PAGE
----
As Metro riders crowded platforms and endured delays early Thursday, they had plenty of time to let the latest bad news sink in about the agency’s safety lapses.

Metro’s new 7000-series train cars are apparently prone to delivering electrical shocks to the employees who work on them. This news led to a safety stand-down by Metro, a protest by Metro’s largest union, an unhappy Thursday morning commute, and some of the usual Metro-said, union-said back-and-forth, as seen earlier this week when both sides bickered about a broken cement mixer. Riders had the usual questions, like so:

Metro’s latest unsettling safety incident occurred Saturday evening, when a rail-car mechanic received a jolt of electricity while inspecting the train, according to Amalgamated Transit Union Local 689. The union, saying the incident could have killed or seriously injured the mechanic, demanded a halt to the inspections and accused Metro of covering up previous incidents with the cars. The union also said this was the fourth such incident this year.

Metro, in an anodyne statement posted just about the time Thursday’s rush hour was underway, explained that the electrical short has something to do with the mechanisms that return electrical current from the cars to the rails and that inspections of the rail cars had been temporarily suspended, pending review. Oh, and expect delays this morning, etc.

My colleague Martine Powers reports that the Federal Transit Administration (FTA), which has safety oversight over Metro, has been alerted to this “hazardous condition.” An incident report obtained by The Washington Post says the mechanic suffered a “light” shock that left no visual burns. He was taken to Inova Fairfax Hospital for evaluation.

People in the Twitterverse were ticked off — and rightly so — about the delays, about the latest evidence that Metro can’t fly straight and about the lack of transparency.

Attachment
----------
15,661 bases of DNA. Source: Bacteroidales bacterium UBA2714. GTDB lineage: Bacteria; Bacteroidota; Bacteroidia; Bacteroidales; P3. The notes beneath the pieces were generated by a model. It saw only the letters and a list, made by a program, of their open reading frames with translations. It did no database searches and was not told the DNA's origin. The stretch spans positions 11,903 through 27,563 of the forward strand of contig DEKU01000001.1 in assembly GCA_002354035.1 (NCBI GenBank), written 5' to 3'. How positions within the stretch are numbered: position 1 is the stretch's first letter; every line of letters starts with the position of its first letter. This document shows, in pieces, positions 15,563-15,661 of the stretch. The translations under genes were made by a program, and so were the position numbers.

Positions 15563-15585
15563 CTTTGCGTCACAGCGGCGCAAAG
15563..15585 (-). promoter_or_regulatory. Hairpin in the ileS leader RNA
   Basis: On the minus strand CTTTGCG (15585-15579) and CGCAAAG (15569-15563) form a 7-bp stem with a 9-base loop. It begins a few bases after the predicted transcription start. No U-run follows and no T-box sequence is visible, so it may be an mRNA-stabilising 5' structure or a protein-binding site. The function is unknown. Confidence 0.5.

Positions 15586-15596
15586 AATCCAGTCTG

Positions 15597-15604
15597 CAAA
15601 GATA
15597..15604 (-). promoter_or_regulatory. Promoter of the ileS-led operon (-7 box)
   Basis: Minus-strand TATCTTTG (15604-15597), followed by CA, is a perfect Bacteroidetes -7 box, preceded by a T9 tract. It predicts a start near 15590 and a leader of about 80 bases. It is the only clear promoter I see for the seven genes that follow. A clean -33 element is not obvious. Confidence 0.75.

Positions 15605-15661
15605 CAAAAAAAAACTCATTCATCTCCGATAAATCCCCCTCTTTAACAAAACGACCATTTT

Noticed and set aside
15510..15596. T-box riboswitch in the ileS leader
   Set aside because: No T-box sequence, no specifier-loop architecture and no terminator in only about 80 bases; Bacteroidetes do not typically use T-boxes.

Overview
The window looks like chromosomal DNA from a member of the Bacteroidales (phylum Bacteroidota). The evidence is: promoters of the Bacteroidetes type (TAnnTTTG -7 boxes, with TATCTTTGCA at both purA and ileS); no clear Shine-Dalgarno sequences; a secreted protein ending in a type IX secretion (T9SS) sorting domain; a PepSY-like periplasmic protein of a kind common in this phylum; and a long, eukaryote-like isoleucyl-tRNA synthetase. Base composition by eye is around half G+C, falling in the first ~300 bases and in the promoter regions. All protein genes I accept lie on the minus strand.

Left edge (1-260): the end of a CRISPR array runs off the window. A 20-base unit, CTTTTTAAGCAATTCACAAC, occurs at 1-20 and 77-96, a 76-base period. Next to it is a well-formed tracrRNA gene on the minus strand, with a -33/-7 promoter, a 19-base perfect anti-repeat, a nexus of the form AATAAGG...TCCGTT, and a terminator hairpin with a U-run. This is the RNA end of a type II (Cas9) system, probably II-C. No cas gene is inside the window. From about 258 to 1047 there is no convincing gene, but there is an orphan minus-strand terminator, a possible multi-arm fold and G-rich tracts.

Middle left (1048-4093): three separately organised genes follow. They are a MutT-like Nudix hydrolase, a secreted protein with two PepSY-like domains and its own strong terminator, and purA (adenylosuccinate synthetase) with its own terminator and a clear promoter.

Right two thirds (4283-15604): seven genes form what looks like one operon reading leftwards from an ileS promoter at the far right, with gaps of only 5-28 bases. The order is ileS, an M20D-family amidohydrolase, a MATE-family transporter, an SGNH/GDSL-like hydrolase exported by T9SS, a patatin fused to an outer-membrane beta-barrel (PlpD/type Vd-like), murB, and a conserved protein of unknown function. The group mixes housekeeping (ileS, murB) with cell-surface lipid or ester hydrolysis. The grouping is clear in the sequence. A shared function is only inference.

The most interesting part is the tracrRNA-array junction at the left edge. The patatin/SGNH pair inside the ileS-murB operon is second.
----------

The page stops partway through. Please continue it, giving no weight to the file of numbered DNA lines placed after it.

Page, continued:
Metro took most of the heat for another rough ride, as it should — but where was the union? If this was potentially deadly, and Metro wasn’t doing anything about it, then why didn’t the union speak up after the first incident?

David Stephen, a union spokesman, said Wednesday was the first the local had heard about the incident with one of its mechanics. “Once we learned of it we began to research and found out about the previous [three] incidents,” Stephen said in an email.

Meanwhile, Metro issued a statement at midday saying that engineers from the agency and the train car’s manufacturer had completed a review of inspection procedures for the grounding mechanism and found them to be appropriate and consistent with the manufacturer’s guidelines.

“As such, mechanical inspections of 7000-series railcars will resume this afternoon following additional safety briefings with employees to reinforce these procedures,” the statement says.

In addition, spokesman Dan Stessel said in an email that the situation never posed a threat to riders, as there are “secondary grounding systems” that protect against electrical current passing through areas that could come in contact with them. He also said no public advisory had been put out because there was no threat to the public. He further characterized the nature of the hazard to Metro workers inspecting the trains:

“To be clear, electrical energy is always hazardous if not dealt with properly. The specific concern that was identified recently involved maintenance employees conducting inspections on an electrical component under the car. Metro took steps to mitigate the hazard, including requiring that 7000-series railcars be powered down while undergoing maintenance in the shop.”

Back to good, or at least normal, perhaps. But yet again, Washington was left standing on the platform in need of a ride, while Metro and its union bickered — and this time about something more critical than a broken-down cement mixer.

–This post has been updated.

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